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Duty of Care - Licensed Venues & Security

Connor Boccalatte
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31 May 2024

Chadwick v Bondi Beach Food Pty Ltd, Bondi Beach Food Pty Ltd v. Crossguard Group Pty Ltd [2023] NSWSC 197

This article examines the duty of care that venue operators and security guards owe to patrons, particularly regarding the potential negligence in failing to evict intoxicated individuals.


On 22 December 2017, Clinton Chadwick (‘the plaintiff’) visited The Bucket List Bondi (referred to as ‘the venue’), which is an establishment owned and operated by Bondi Beach Food Pty Ltd (‘the first defendant’). Crossguard Group Pty Ltd (‘the second defendant’) provided security services at the venue.

At the venue, the plaintiff was viciously assaulted by another patron who was severely intoxicated. The plaintiff suffered several injuries, including physical and psychological injuries, stiffness in his neck from time to time, and some scarring.

The perpetrator pleaded guilty to the assault and was not a defendant in the proceeding however, liability would have been easily established.


The plaintiff alleged that both defendants had breached their duty of care by failing to take precautions to ensure Mr Martin was controlled or evicted from the venue before the assault took place and the defendants should have intervened in the altercation to prevent the injuries from being sustained.

The defendants both denied liability and filed counterclaims against each other. The defendants also clamed the plaintiff contributed to his injuries by initiating physical contact.

The defendants also alleged the plaintiff was not incapacitated from working as he had continued to earn an income after the incident.


The Judge accepted that the second defendant, who was simply supplying security personnel requested by the venue, had not been delegated the duty by the first defendant. Rather, both defendants owed a duty of care towards patrons.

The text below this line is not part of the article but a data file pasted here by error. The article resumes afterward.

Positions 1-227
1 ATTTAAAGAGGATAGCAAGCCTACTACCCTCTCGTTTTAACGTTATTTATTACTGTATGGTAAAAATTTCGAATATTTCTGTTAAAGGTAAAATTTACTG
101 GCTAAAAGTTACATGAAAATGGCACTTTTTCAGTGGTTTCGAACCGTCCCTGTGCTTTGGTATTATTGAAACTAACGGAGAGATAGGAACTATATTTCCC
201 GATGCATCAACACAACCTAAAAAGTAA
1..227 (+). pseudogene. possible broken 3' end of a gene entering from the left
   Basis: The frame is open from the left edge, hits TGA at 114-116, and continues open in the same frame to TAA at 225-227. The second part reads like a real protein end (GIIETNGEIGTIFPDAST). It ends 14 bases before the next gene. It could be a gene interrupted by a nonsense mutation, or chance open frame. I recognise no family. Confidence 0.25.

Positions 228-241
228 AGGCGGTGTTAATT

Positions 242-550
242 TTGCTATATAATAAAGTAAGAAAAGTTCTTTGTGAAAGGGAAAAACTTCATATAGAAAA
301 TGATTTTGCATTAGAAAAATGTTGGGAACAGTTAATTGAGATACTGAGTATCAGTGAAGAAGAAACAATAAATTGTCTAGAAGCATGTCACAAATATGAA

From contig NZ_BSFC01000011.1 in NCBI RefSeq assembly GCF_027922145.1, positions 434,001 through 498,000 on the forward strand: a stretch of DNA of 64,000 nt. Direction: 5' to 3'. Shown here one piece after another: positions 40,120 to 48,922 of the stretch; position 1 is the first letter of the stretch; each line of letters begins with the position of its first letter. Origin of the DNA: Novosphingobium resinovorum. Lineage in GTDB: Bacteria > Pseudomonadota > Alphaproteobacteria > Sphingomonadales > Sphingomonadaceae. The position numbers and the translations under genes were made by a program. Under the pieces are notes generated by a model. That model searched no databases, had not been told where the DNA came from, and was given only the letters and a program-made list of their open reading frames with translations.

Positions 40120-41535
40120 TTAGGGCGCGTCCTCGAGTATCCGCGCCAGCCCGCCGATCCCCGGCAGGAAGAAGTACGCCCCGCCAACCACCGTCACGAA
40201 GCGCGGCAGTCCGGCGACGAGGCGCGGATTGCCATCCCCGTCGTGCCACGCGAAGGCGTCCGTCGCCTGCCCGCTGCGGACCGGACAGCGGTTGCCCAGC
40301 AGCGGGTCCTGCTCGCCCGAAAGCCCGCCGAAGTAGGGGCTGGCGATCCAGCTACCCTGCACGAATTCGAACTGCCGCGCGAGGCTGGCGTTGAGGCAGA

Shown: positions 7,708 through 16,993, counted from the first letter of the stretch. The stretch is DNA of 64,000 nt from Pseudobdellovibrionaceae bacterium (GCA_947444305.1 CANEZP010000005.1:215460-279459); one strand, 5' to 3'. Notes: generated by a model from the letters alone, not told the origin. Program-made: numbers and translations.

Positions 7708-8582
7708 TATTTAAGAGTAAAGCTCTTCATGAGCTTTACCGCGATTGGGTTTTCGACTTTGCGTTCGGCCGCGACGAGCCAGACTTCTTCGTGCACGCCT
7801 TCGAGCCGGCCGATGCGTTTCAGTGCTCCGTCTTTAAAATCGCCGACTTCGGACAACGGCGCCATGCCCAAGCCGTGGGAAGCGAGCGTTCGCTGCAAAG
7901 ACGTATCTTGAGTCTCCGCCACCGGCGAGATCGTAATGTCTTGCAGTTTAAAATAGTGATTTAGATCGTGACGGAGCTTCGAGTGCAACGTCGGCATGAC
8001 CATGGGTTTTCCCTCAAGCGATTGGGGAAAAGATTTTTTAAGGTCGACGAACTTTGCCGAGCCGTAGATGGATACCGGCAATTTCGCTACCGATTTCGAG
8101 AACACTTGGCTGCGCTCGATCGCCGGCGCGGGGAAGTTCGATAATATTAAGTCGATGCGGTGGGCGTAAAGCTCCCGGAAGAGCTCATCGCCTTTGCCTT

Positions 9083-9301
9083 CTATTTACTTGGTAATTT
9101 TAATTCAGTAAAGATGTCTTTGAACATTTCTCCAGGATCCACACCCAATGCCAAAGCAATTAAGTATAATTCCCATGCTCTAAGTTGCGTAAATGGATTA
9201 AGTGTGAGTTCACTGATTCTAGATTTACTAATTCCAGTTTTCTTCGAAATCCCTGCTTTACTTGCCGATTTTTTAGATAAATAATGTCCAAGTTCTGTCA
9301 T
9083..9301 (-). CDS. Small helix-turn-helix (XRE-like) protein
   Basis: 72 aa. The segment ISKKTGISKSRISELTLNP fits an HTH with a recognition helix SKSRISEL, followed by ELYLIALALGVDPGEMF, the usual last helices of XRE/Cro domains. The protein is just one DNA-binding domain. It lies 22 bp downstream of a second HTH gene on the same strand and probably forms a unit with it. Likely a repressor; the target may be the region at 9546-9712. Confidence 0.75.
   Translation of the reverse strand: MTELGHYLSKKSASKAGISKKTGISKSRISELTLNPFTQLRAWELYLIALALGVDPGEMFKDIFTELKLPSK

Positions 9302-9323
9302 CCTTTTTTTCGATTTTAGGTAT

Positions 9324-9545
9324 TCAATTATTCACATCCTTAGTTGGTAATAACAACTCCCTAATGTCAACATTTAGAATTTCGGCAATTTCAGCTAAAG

The central issue was whether the defendants were on notice that Mr Martin and his group of friends were a danger to other patrons in the venue and should have been controlled or evicted.

There was little doubt that Mr Martin’s group were noticed by the venue staff and the security guards. One staff member had acknowledged that Mr Martin had caused trouble from the moment he and his colleagues entered the venue and the staff member ‘simply failed to deal with them appropriately’. In addition, the owner of the venue had informed the security guards to ‘keep an eye’ on Mr Martin’s group.

Therefore, the Judge found both defendants equally liable and was satisfied that the plaintiff’s injuries were caused by the defendants’ breach of duty.


After reviewing the CCTV footage, the Judge concluded that although the plaintiff initiated the physical contact with Mr Martin, this did not infer that he was the instigator of the incident.

Instead, the Judge was satisfied that the plaintiff had experienced provocative comments from Mr Martin and his group of friends and reacted accordingly.

The Judge assessed there was 20% contributory negligence by the plaintiff in failing to ignore the taunts aimed at him by Mr Martin’s group.


Despite the defendants’ claims, the Court awarded damages as follows:

Non-economic loss $46,000.00
Past and future out of pocket expenses $7,000.00
Past economic loss $154,360.00
Past lost superannuation benefits $18,523.00
Future economic loss $25,000.00
Total $250,883.00

The Compensation Team at Wallace & Wallace Lawyers are experienced in all aspects of Compensation Law. If you have been injured in a licensed venue, you may be entitled to compensation.

We can assist you to determine if you are entitled to a claim for compensation. If you are dissatisfied with your current representation, our experts can also offer a second opinion.

If you, or someone you know has been injured in a motor vehicle accident, at work, or due to someone else’s fault, or you want a second opinion, call us now on (07) 4963 2000 or contact us via our online contact form for practical legal advice on how you should proceed. We can assist.